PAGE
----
What is Social Perspective?
Academically, sociological perspective is apart of social sciences and it’s definition includes the study of social phenomena by sociologists at different levels and from different perspectives. The three main paradigms of sociological perspectives are symbolic interaction, functionalism and conflict theory. Functionalist sociological perspective analyzes the way various social organizations function. According to this theory, the society exists because of various social organization systems, such as schools, governments, law and order, etc., that have a particular structure. The smooth functioning of these institutions makes the society run. This theory also believes that society is also changing and so does the structure of social institutions that leads to social problems. So, this theory demands for changes and alterations in organizational structures so that the social problems are solved effectively.
As the name suggests, the conflict sociological perspective focuses on negative, conflicted and ever changing nature of society. This theory believes that social problems arise out of extreme contradictions in the society, such as unequal distribution of resources and unequal opportunities that cause the big gap between haves and have nots. This theory attributes most of the social problems to underlying patterns of class conflict. This perspective is primarily based on the wittings of great German social theorist Karl Marx.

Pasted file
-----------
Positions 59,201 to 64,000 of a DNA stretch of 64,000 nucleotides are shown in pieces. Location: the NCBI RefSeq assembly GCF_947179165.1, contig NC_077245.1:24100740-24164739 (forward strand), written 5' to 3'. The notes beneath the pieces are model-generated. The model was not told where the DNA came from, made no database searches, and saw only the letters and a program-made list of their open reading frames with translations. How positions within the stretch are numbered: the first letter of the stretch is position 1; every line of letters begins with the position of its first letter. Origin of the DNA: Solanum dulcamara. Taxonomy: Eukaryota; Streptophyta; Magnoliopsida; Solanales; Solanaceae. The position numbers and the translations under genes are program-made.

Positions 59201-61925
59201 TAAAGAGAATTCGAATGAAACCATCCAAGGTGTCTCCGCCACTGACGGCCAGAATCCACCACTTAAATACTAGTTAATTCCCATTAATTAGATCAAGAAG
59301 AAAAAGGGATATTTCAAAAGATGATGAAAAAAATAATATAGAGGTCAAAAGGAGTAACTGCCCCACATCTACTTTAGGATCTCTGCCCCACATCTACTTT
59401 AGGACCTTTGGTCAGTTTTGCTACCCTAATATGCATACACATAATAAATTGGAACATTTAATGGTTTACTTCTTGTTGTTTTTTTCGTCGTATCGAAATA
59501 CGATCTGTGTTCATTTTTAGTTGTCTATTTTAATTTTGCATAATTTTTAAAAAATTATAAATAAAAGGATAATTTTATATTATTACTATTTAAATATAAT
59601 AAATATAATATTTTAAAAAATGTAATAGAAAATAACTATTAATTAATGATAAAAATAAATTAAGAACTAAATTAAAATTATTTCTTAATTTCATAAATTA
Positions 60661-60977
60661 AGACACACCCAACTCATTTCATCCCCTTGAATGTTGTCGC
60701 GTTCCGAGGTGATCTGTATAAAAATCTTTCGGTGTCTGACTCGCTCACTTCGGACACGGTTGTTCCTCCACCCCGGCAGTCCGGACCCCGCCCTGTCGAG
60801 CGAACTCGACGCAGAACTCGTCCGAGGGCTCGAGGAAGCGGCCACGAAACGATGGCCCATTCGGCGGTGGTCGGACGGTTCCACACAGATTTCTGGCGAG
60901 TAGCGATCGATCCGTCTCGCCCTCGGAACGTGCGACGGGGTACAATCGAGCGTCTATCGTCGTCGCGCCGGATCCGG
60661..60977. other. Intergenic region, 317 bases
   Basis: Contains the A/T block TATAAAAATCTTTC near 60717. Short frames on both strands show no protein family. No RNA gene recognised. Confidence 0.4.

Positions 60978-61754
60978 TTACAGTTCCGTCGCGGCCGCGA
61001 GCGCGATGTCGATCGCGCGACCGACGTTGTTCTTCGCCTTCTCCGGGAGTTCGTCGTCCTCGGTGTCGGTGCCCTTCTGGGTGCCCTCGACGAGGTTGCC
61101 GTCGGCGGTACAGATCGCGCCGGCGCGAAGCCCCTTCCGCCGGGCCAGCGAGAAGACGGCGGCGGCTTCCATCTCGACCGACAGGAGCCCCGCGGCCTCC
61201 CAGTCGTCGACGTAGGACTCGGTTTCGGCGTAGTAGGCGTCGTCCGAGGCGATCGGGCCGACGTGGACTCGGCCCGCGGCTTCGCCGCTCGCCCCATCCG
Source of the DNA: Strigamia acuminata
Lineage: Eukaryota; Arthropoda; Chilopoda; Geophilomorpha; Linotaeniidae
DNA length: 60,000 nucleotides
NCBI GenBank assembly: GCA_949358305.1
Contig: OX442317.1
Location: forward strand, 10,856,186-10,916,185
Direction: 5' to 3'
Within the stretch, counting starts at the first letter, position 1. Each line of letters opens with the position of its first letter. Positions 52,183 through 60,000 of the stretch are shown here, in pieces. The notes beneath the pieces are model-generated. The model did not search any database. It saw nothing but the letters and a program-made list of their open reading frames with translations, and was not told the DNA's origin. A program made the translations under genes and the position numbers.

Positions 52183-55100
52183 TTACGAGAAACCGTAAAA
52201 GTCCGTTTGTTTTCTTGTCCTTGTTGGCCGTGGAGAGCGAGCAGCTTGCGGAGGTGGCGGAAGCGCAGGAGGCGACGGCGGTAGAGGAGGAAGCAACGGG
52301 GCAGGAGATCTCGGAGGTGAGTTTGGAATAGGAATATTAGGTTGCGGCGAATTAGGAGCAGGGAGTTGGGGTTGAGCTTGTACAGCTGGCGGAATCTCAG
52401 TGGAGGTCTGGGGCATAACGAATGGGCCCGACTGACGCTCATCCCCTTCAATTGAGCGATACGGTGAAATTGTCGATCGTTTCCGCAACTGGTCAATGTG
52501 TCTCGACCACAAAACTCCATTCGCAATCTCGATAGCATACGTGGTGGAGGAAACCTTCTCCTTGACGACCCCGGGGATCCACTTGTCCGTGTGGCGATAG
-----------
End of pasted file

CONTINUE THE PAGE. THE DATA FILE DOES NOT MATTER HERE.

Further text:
The symbolic interaction sociological perspective studies the actual ways in which people relate to each other and to various social groups and organizations. According to this theory, people attach meanings to symbols and act to their subjective interpretation of the symbols. This theory is often criticized, as it focuses on micro things and neglects the larger picture.
These were some of the popular, dominant and well known sociological perspectives.